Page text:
The Literature of ancient Egypt is the product of a period of about four thousand years, and it was written in three kinds of writing, which are called hieroglyphic, hieratic, and demotic. In the first of these the characters were pictures of objects, in the second the forms of the characters were made as simple as possible so that they might be written quickly, and in the third many of them lost their picture form altogether and became mere symbols. Egyptian writing was believed to have been invented by the god Tehuti, or Thoth, and as this god was thought to be a form of the mind and intellect and wisdom of the God who created the heavens and the earth, the picture characters, or hieroglyphs as they are called, were held to be holy, or divine, or sacred.

Certain religious texts were thought to possess special virtue when written in hieroglyphs, and the chapters and sections of books that were considered to have been composed by Thoth himself were believed to possess very great power, and to be of the utmost benefit to the dead when they were written out for them in hieroglyphs, and buried with them in their coffins. Thoth also invented the science of numbers, and as he fixed the courses of the sun, moon, and stars, and ordered the seasons, he was thought to be the first astronomer. He was the lord of wisdom, and the possessor of all knowledge, both heavenly and earthly, divine and human; and he was the author of every attempt made by man to draw, paint, and carve. As the lord and maker of books, and as the skilled scribe, he was the clerk of the gods, and kept the registers wherein the deeds of men were written down.

The deep knowledge of Thoth enabled him to find out the truth at all times, and this ability caused the Egyptians to assign to him the position of Chief Judge of the dead. A very ancient legend states that Thoth acted in this capacity in the great trial that took place in heaven when Osiris was accused of certain crimes by his twin-brother Set, the god of evil. Thoth examined the evidence, and proved to the gods that the charges made by Set were untrue, and that Osiris had spoken the truth and that Set was a liar.

For this reason every Egyptian prayed that Thoth might act for him as he did for Osiris, and that on the day of the Great Judgment Thoth might preside over the weighing of his heart in the Balance. All the important religious works in all periods were believed to have been composed either by himself, or by holy scribes who were inspired by him. They were believed to be sources of the deepest wisdom, the like of which existed in no other books in the world. And it is probably to these books that Egypt owed her fame for learning and wisdom, which spread throughout all the civilised world.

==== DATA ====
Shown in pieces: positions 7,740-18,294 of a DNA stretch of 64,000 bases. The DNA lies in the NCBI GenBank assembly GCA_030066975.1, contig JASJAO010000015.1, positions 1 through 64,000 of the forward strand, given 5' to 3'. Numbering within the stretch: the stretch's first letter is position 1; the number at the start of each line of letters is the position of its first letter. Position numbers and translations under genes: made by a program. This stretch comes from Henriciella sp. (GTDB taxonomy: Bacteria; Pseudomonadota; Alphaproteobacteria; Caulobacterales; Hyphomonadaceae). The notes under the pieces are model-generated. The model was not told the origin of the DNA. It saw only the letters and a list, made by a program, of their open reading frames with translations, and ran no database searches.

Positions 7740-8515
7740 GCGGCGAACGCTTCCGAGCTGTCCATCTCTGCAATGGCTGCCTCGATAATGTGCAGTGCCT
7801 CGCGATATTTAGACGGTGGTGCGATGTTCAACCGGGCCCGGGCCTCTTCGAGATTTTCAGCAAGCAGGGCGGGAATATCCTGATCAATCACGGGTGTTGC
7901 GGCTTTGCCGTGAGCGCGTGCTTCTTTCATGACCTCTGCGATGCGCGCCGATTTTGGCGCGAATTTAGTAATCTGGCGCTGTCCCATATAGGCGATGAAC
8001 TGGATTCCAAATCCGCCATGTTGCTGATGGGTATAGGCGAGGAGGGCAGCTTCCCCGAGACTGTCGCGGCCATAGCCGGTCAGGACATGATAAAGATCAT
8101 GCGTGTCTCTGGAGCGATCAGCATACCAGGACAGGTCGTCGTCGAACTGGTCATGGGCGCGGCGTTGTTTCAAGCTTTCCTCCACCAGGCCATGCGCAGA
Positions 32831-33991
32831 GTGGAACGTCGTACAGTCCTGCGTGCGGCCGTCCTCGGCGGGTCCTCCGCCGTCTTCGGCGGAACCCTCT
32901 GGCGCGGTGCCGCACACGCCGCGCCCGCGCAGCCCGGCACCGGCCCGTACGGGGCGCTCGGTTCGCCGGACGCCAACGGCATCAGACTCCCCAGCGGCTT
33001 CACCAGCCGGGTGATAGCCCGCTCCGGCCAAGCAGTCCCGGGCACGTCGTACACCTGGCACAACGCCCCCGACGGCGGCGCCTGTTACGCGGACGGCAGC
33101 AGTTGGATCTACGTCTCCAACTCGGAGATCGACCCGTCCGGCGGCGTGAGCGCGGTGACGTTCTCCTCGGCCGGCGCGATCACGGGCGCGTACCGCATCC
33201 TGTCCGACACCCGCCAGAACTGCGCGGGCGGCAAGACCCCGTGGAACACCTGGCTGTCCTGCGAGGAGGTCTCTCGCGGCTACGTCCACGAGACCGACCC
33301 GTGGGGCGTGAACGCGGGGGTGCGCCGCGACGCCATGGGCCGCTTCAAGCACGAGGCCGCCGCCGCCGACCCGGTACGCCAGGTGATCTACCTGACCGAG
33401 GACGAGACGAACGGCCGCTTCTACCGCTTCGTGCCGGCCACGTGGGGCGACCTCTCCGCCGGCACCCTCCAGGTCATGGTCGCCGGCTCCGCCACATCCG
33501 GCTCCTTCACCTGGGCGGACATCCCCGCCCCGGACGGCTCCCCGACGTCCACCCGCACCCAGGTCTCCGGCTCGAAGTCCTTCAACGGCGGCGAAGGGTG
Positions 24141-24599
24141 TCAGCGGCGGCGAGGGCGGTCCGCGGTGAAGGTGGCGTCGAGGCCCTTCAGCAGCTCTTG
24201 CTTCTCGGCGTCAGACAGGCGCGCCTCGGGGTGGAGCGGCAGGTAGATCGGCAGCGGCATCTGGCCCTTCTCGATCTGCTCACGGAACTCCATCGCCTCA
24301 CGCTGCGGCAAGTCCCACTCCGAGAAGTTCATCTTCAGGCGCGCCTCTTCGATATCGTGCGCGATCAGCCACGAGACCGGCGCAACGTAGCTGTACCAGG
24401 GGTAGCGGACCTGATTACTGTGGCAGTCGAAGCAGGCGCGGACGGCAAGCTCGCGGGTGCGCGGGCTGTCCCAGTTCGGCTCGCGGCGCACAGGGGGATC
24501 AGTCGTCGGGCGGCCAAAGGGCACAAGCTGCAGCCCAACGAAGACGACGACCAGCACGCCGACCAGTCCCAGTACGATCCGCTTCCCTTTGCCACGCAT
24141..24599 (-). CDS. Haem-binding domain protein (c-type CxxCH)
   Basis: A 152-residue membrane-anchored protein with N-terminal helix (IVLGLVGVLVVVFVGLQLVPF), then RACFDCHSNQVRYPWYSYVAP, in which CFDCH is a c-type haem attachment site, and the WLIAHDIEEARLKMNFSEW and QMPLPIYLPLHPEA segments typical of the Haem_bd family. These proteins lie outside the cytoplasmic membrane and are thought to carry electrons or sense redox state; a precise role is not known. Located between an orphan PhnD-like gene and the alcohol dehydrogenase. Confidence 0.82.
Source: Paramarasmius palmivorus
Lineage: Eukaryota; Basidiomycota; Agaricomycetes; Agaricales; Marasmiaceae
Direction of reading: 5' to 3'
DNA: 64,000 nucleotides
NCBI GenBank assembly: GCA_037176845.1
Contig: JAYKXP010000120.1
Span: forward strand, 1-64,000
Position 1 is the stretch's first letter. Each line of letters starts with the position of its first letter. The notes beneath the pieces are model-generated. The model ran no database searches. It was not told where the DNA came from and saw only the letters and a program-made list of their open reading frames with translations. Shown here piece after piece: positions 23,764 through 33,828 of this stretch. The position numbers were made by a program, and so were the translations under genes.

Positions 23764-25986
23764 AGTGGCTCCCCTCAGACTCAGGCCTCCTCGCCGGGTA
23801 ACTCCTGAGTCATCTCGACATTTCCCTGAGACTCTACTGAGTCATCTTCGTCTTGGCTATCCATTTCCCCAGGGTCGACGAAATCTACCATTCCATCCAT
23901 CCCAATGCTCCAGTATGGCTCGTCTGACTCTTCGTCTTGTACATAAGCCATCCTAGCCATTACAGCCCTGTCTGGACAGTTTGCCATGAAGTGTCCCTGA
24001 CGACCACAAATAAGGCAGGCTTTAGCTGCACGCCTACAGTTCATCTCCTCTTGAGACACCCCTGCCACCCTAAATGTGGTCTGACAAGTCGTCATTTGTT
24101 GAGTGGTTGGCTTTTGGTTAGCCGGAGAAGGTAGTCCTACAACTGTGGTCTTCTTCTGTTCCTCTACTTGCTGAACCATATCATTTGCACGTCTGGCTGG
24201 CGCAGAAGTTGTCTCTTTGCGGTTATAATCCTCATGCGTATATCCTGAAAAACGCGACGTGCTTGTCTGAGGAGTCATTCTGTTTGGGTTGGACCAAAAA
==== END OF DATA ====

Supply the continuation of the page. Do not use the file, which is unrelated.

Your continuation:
The "Books of Thoth," which late popular tradition in Egypt declared to be as many as 36,525 in number, were revered by both natives and foreigners in a way which it is difficult for us in these days to realise. The scribes who studied and copied these books were also specially honoured, for it was believed that the spirit of Thoth, the twice-great and thrice-great god, dwelt in them.

The profession of the scribe was considered to be most honourable, and its rewards were great, for no rank and no dignity were too high for the educated scribe. Thoth appears in the papyri and on the monuments as an ibis-headed man, and his companion is usually a dog-headed ape called "Asten." In the Hall of the Great Judgment he is seen holding in one hand a reed with which he is writing on a palette the result of the weighing of the heart of the dead man in the Balance. The gods accepted the report of Thoth without question, and rewarded the good soul and punished the bad according to his statement.

Softcover, 8¼" x 6¾, 295+ pages